Highlights saved before July 30, 2012 will not be displayed on their respective source pages.

You can easily re-create the highlights by opening the book page or article, selecting the text, and clicking “Highlight.”

Citations (0)
Some of your citations are legacy items.

Any citation created before July 30, 2012 will labeled as a “Cited page.” New citations will be saved as cited passages, pages or articles.

We also added the ability to view new citations from your projects or the book or article where you created them.

Notes (0)
Bookmarks (0)

You have no saved items from this article

Project items include:
  • Saved book/article
  • Highlights
  • Quotes/citations
  • Notes
  • Bookmarks
Notes
Cite this article

Cited article

Style
Citations are available only to our active members.
Sign up now to cite pages or passages in MLA, APA and Chicago citation styles.

(Einhorn, 1992, p. 25)

(Einhorn 25)

1

1. Lois J. Einhorn, Abraham Lincoln, the Orator: Penetrating the Lincoln Legend (Westport, CT: Greenwood Press, 1992), 25, http://www.questia.com/read/27419298.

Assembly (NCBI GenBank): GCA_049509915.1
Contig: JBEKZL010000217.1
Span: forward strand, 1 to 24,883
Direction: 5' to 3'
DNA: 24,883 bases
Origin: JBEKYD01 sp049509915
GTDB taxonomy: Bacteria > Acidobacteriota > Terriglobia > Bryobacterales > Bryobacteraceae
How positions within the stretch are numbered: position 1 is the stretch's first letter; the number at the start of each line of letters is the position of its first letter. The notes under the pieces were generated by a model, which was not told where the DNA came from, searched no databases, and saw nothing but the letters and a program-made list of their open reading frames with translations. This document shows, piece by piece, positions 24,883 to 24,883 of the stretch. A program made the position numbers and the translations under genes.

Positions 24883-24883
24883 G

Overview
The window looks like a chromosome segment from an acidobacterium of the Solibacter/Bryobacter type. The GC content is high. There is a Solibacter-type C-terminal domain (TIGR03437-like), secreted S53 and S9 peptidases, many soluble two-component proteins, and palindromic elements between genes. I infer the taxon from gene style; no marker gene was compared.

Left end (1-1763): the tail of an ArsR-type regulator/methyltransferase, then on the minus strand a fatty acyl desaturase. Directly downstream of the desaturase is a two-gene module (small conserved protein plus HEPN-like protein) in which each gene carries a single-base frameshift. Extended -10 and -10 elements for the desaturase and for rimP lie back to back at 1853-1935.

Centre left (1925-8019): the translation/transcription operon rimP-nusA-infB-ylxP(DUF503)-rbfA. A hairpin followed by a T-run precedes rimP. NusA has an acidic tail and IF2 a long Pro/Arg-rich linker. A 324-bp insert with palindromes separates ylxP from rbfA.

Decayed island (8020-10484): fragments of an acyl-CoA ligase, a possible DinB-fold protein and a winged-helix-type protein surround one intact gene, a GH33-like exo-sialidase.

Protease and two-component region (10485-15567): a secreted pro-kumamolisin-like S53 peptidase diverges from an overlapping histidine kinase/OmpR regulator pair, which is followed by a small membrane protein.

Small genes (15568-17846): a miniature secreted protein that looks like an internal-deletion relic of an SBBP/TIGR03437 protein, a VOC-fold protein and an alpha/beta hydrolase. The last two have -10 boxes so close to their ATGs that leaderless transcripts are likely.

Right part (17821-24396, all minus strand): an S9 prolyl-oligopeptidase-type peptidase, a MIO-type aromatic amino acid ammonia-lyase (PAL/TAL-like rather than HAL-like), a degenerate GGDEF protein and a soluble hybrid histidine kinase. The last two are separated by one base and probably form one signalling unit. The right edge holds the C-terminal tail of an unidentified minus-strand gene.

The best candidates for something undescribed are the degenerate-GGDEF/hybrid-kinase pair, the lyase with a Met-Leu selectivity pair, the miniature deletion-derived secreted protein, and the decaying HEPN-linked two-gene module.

Cited article

Gender Equality and the New Psychology of Men: Comment on "The Politics of Gender in Family Therapy"
Settings

Settings

Typeface
Text size Smaller Larger Reset View mode
Search within

Search within this article

Look up

Look up a word

  • Dictionary
  • Thesaurus
Please submit a word or phrase above.
Print this page

Print this page

Why can't I print more than one page at a time?

Full screen

matching results for page

Cited passage

Style
Citations are available only to our active members.
Sign up now to cite pages or passages in MLA, APA and Chicago citation styles.

"Portraying himself as an honest, ordinary person helped Lincoln identify with his audiences." (Einhorn, 1992, p. 25).

"Portraying himself as an honest, ordinary person helped Lincoln identify with his audiences." (Einhorn 25)

"Portraying himself as an honest, ordinary person helped Lincoln identify with his audiences."1

1. Lois J. Einhorn, Abraham Lincoln, the Orator: Penetrating the Lincoln Legend (Westport, CT: Greenwood Press, 1992), 25, http://www.questia.com/read/27419298.

Cited passage

Thanks for trying Questia!

Please continue trying out our research tools, but please note, full functionality is available only to our active members.

Your work will be lost once you leave this Web page.

For full access in an ad-free environment, sign up now for a FREE, 1-day trial.

Already a member? Log in now.